Many social wasps create nests by grinding up wood and mixing it with their saliva to create paper pulp. They then glue together building blocks from this paper to create structures that they can live in. Although the wood is a naturally occurring substance, it has been chemically altered by mixing it with saliva to create pulp, and this is the final building material. So rather than calling this a “natural” occurrence, under this system should wasp nests not have their own classification as “wasp-made” objects?

Recently Manhattan has recorded a trend of coyotes migrating to Central Park. The coyotes find their way to the park in the middle of the city without care for whether everything around them is made out of plastic, concrete, glass or steel. These are all naturally occurring things as far as a coyote is concerned, and although it will be as cautious as it would be anywhere in “the wild”, the coyote will not be thinking about whether or not the city is “man-made”.

Viral photograph, click for source

There was a letter to the editor posted in the NWI Times in Indiana where a local asked for the deer crossing to be moved as it was too dangerous at its current location (hard to tell whether this was a hoax or not, but we’ll run with it). Deer cannot see a road as a separate object from any other trail or dirt-track that they will cross, and although they will recognise a danger from it, why would they see it as a non-natural thing? Animals don’t seem to discriminate in the same way that we do – nature is nature and that is that. With the exception of obvious dangers, animals will treat artificial objects in the same way that they will treat any other object.

The plastic issue carries on into “concrete eyesores” and the apparently horrific sights of electrical pylons within nature, or oil wells consuming vast plains. I can’t be the only person who finds these things beautiful. That is not to say that design is not important – things can be hideously out-of-place in the wrong setting but that does not mean all artificial additions to the landscape are ugly. They form a part of a natural landscape that is being built whether or not we see them as artificial.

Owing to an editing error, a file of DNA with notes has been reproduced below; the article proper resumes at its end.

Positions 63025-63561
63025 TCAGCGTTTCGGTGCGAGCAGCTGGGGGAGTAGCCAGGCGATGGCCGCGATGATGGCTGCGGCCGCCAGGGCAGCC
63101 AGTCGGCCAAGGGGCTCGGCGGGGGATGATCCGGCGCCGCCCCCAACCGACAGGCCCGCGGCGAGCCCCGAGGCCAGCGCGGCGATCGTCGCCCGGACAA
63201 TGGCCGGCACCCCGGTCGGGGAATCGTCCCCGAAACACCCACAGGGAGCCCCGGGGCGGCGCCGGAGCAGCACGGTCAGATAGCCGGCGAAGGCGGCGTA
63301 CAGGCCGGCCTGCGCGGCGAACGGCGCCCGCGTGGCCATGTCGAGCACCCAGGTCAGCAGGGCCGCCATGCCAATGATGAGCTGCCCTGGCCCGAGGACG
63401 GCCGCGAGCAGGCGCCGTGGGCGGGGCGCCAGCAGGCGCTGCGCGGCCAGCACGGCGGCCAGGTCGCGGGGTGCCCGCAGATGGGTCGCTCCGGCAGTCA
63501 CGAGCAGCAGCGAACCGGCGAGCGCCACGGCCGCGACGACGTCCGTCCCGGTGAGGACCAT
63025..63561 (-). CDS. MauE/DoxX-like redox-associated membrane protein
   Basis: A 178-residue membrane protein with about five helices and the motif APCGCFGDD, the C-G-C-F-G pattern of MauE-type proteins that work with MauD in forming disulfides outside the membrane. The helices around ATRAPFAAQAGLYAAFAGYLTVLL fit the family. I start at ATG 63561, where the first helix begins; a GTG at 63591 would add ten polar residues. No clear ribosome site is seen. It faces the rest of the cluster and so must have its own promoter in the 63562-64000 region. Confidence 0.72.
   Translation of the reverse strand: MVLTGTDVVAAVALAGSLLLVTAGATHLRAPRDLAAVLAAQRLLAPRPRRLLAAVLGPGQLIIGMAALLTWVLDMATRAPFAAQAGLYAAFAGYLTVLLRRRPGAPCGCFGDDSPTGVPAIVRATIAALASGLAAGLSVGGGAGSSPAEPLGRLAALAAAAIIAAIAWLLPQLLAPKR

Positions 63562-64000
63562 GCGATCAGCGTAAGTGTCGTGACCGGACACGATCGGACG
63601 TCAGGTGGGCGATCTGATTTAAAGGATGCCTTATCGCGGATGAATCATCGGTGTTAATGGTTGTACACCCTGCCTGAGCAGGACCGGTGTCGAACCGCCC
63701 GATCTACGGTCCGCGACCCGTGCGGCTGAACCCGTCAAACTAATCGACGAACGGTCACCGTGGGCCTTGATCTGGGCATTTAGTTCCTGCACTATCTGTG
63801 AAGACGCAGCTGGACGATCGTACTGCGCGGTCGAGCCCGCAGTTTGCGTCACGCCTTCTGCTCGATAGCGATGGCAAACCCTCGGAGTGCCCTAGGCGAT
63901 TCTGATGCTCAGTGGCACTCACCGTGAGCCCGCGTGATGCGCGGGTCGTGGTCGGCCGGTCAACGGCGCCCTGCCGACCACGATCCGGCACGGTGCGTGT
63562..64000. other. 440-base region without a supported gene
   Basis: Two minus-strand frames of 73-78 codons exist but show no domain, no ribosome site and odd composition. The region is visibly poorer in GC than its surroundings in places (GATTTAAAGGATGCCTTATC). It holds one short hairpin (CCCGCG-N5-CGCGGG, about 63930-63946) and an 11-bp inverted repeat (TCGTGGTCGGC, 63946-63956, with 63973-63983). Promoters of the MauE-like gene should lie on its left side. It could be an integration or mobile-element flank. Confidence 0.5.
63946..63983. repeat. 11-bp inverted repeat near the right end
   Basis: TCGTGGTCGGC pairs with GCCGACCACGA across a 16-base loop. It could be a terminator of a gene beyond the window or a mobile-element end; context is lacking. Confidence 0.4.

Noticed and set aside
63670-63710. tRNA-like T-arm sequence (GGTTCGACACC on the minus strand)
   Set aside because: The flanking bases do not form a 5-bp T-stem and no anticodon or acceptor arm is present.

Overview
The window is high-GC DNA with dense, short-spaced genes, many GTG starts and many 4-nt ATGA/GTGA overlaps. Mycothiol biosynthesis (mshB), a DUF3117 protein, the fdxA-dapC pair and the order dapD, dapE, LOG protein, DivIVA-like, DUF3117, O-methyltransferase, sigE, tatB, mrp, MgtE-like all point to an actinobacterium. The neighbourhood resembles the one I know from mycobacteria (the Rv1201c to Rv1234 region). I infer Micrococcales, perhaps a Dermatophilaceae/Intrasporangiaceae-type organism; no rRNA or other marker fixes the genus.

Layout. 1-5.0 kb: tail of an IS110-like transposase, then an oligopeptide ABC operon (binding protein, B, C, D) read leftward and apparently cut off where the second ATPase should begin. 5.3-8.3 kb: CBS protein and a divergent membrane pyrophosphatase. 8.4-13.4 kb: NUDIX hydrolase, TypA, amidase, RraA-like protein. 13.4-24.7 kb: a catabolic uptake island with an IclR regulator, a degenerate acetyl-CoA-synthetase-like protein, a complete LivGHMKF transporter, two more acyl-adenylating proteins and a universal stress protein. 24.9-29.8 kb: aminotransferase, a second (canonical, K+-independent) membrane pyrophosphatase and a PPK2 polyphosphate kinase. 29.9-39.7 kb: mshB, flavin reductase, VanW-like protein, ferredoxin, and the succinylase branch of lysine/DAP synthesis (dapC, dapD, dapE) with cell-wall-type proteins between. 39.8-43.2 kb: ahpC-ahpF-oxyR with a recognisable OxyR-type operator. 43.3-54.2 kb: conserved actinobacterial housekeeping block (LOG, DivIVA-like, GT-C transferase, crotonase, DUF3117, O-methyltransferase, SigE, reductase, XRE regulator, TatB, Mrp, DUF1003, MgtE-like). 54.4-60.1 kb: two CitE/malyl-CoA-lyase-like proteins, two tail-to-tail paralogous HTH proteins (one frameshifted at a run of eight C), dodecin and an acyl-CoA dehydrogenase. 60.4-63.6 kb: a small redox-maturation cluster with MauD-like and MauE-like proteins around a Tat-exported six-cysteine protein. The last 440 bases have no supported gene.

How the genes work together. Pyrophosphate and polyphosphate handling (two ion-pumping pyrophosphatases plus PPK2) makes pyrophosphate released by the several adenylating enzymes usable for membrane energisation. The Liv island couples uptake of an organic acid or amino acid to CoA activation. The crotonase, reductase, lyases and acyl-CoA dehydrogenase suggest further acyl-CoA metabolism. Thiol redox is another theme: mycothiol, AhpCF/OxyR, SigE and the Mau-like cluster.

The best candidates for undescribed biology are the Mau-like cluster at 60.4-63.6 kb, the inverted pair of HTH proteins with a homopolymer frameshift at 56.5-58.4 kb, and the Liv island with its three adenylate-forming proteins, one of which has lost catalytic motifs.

This attitude might be part of a post-Industrial Revolution backlash where people are afraid that we will run out of nature if cities keep expanding. It seems to be a rejection of the hoodoo materials of the 19th and 20th century – technology that we can’t collectively understand yet, so we choose to distinguish it as if it were dark magic. It is impossible to say whether these feelings were as strong when bronze was first used in tools and buildings, and whether their dark magic, which seems so simple now, was once considered ghastly and “plastic”.

There is a whole lot of nature still out there. I don’t know if I will ever be able to distinguish between the two, but to me roads and stones, polymers and plant-life, factories and wasp-nests and pylons and planetary alignments will forever be tarred with the one brush – natural.

All images in this post are my own and subject to copyright unless stated. I don’t mind reproductions, but please credit them to this blog or contact (contactmoonunderwater@gmail.com) for more information.